World stock markets end 1990 down

December 31, 1990|By New York Times

World stock markets begin 1991 facing the threat of a war in the Persian Gulf, recessions or economic slowdowns around the world, and dismal earnings the same factors that drove stock markets down sharply in 1990. Yet many market watchers expect a better year than the one ending today.

In 1990, these pressures resulted in a worse year for stocks than even 1987, when stock markets crashed in October.

The Financial Times World index for 24 markets, excluding the United States, dropped 30.8 percent in local currency in 1990, compared with a 1.7 percent dip by the end of 1987.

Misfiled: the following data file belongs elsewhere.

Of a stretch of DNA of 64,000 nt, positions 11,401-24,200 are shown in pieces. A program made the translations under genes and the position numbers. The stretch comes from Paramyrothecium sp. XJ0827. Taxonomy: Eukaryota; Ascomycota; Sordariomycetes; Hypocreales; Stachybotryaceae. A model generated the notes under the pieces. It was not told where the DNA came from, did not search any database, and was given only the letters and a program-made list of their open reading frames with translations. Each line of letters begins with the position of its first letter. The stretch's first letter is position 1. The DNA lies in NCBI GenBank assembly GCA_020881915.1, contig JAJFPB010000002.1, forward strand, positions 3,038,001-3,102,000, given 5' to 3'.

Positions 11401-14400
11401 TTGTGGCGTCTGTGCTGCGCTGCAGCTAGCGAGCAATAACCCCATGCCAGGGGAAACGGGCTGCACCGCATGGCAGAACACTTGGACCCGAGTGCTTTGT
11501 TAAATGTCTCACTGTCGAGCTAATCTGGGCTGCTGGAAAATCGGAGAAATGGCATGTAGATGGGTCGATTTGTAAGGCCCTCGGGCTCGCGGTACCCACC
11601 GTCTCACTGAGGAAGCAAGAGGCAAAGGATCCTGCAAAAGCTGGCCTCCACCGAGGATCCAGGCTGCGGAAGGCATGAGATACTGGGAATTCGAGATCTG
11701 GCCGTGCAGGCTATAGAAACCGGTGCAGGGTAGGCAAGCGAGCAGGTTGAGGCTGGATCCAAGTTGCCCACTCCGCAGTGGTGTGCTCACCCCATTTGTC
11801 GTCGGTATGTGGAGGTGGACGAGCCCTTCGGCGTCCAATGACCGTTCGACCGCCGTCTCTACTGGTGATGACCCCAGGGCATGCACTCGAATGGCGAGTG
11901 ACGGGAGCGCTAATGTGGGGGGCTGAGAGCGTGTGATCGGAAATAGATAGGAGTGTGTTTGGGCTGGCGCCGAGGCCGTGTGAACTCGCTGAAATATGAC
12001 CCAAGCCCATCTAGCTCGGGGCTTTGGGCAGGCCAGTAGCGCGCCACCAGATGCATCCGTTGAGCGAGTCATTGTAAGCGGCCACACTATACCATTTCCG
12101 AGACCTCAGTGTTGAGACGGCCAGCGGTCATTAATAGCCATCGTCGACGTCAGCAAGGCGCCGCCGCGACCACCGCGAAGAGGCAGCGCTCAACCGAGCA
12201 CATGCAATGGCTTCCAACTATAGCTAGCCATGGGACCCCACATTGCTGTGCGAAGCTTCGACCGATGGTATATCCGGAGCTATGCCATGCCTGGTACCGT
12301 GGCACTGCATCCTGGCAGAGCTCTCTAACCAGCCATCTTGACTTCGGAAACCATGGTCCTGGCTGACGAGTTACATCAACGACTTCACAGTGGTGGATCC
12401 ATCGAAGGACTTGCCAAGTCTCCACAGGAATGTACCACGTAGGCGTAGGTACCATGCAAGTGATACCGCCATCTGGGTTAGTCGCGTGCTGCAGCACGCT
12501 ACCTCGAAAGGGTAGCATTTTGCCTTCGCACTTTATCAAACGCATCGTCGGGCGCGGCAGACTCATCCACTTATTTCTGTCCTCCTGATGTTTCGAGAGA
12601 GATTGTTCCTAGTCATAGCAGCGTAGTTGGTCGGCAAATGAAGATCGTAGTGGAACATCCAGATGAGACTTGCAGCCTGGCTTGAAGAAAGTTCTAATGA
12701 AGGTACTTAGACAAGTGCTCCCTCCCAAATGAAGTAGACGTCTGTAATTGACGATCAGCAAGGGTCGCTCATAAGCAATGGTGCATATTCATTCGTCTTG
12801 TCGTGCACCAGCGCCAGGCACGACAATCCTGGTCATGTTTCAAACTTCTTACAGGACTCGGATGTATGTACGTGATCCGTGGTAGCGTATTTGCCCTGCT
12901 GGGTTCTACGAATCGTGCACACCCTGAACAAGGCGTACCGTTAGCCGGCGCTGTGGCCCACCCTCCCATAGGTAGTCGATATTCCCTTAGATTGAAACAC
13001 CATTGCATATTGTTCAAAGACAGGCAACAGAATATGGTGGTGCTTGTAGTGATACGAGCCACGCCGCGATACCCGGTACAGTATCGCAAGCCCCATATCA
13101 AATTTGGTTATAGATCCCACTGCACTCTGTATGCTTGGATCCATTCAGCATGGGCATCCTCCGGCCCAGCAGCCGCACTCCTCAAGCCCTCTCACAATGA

For American investors, the sharp drop in the dollar cut the 1990 decline to 24.6 percent. But in 1987, the dollar's fall and a smaller decline in equities resulted in a 24.2 percent gain.

While stock markets are open today in the United States, Britain and Canada, most markets closed the year on Friday.

In the end, 1990 was a year of new highs and new lows for many stock markets.

In Japan, the Nikkei 225 index of leading stocks plunged 28 percent from a record high of 38,915.87 at the end of 1989 to 28,002.07 by April 2. After the Iraqi invasion it slumped to below 20,000 before closing Friday for the year at 23,848.71, down 38.7 percent for the year.

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